Aaron attacks his skating from a hockey perspective, with enormous energy and without thinking of consequences. His first love was hockey and but he left that world after he fractured two vertebrae while training. There was also an incident in which he attacked an opposing player with too much enthusiasm. Before I broke my back, I was really looking forward to playing hockey at the University of Michigan. That was my biggest goal. I didn't think of the Olympics, but now that I have this great opportunity to make the team for Sochi, I'm thankful every day. I want to do everything I can to make that happen. Now that I'm here (in Detroit), there's no backing down. I'm not afraid of anyone. No fear, that's my approach every single time I'm on the ice. I want to be the top man in our sport. I want to be that guy everyone wants to see skate. The first practice was definitely a rough one but I'm glad it happened. It was a wake-up call and it's not going to come easy. It's going to be a tough battle. I'm glad this was the first time I actually struggled with the quad toe, so this is a great opportunity to work the kinks out and really work on my timing because it's not going to come easy. It's going to be a rough road. But I’m looking forward to the opportunity to do the Free and seeing where I land up with the best of the men."
Zakrajsek said the two don't like to talk about Aaron's odds of making the Olympic team. “I really don't think Max just wants to make the team. I think Max wants to be competitive at the podium level at the Olympic Games and the world championships. Having finished seventh in the world championship in March (his only appearance in this event), he is taking it now to the next level. ‘How do I get to the podium?’ Hopefully, that mindset will help him get on the Olympic team.”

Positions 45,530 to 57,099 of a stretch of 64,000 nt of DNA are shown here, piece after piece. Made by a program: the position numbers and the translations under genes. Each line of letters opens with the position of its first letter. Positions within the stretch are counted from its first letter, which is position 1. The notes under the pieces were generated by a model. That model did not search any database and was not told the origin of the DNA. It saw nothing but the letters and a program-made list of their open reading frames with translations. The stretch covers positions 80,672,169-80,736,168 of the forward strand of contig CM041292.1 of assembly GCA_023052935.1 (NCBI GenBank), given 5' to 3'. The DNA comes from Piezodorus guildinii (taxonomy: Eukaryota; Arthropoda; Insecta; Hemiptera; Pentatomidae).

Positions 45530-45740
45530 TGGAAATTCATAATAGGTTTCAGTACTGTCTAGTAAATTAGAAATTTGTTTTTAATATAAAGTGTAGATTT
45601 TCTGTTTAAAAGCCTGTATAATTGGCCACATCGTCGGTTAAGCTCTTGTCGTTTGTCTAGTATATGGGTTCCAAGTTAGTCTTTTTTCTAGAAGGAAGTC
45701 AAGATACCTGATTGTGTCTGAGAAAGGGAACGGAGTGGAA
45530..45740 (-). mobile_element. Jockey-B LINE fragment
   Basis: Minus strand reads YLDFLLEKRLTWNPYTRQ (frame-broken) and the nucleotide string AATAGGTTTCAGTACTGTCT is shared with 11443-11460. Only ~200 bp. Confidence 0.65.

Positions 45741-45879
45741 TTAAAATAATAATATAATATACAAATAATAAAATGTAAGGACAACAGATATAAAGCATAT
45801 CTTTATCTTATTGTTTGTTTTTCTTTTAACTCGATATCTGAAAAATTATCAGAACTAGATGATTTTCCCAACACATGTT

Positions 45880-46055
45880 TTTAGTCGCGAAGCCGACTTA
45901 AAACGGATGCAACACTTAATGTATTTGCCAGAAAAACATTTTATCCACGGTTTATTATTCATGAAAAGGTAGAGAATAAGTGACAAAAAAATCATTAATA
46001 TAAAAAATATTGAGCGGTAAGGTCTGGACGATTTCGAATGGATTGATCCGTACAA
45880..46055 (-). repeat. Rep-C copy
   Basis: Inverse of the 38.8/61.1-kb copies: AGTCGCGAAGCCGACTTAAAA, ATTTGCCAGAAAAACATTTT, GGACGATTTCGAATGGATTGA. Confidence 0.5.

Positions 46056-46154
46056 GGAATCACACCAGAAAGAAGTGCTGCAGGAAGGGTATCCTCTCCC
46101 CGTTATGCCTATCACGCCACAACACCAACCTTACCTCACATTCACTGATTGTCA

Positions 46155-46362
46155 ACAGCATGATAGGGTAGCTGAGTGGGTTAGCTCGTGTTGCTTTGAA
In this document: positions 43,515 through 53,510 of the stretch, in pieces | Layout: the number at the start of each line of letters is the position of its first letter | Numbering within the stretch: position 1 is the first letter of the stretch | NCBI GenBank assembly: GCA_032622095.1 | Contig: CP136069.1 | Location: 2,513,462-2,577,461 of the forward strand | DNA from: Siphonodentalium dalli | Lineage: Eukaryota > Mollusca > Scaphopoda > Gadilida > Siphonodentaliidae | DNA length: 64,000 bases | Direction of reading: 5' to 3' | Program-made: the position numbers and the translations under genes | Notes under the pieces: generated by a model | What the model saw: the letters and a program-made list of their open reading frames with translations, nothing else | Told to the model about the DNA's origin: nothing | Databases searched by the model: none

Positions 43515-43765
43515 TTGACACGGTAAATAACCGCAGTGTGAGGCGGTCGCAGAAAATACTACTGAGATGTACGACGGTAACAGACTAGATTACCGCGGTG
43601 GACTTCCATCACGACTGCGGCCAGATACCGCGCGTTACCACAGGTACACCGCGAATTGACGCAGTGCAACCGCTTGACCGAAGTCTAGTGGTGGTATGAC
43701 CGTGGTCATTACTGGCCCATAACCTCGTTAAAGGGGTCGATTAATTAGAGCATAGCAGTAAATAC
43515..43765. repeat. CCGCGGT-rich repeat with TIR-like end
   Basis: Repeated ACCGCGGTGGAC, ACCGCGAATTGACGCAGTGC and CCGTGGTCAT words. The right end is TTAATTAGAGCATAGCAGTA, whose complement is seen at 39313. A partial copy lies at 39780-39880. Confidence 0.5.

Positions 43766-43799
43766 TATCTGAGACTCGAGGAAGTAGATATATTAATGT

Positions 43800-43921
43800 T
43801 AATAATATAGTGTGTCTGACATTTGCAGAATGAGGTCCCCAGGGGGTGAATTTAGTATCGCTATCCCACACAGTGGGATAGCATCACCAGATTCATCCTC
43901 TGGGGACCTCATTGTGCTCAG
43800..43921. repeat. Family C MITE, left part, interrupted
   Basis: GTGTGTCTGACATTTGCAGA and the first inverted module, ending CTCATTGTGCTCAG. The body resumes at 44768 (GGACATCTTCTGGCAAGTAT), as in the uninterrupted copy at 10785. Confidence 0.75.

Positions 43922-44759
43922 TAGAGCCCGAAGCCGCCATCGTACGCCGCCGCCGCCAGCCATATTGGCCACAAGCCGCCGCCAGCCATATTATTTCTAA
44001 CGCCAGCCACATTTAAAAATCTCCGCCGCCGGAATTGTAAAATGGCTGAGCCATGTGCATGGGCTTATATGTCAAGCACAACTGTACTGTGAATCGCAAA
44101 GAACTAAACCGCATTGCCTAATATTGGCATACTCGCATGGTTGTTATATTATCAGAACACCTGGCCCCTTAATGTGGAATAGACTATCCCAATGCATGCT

Aaron admitted he’s a fan of the local hockey team. "I'm a huge Red Wings fan and I remember coming here when I must have been 5 or 6 years old and going to games because my family is from here, and I remember thinking, 'If I can ever play on this ice ...' At that time, of course, I was thinking from a hockey point of view. But, now, to get the opportunity to figure skate on this ice and compete on this ice with a lot of the great ones who are here, it's an honor ... and just great to be in the arena."
7. 74.97 (41.29+34.81 -1) Alexander Majorov, 22, is the current two-time Sweden champion, who was born in St. Petersburg but whose family migrated to Sweden when he was two. He has competed in three world championships with a best place of 18th earlier this year. He performed to Khorobushko by Bond. Dressed in an elaborately attired maroon outfit with a stripe down one leg, he, too, fell on his quad toe attempt and had to add a triple toe loop to his second jump the triple Lutz which he did successfully. Despite the fall, it was an enjoyable showing. He seemed to feel his music.
8. 69.81 (37.24+34.57 -2) Artur Gachinski, from St. Petersburg, presented a Flamenco. He is trained by Alexei Mishin. After two years of being runner-up for the Russian title, and making the Russian world team, placing third and 18th, he had a bad skate and as only fourth nationally in December. Wearing a black outfit with a red waist band and a deep V in the front, the blond 20-year-old from Moscow, opened with a planned quad toe but fell. He did get credit for the rotation. His second jump was a triple Lutz. Because the first jump was meant to be a combination, he added a triple toe to the Lutz but fell a second time. At the end of the program, he looked disgusted with himself. He did accomplish a triple Axel.
Steve Winkler was the Technical Controller, Shin Amano the Technical Specialist and Gilberto Viadana. The referee was Sally Rehorick. Among the nine judges, each from a different nation, was the US’s William Smith.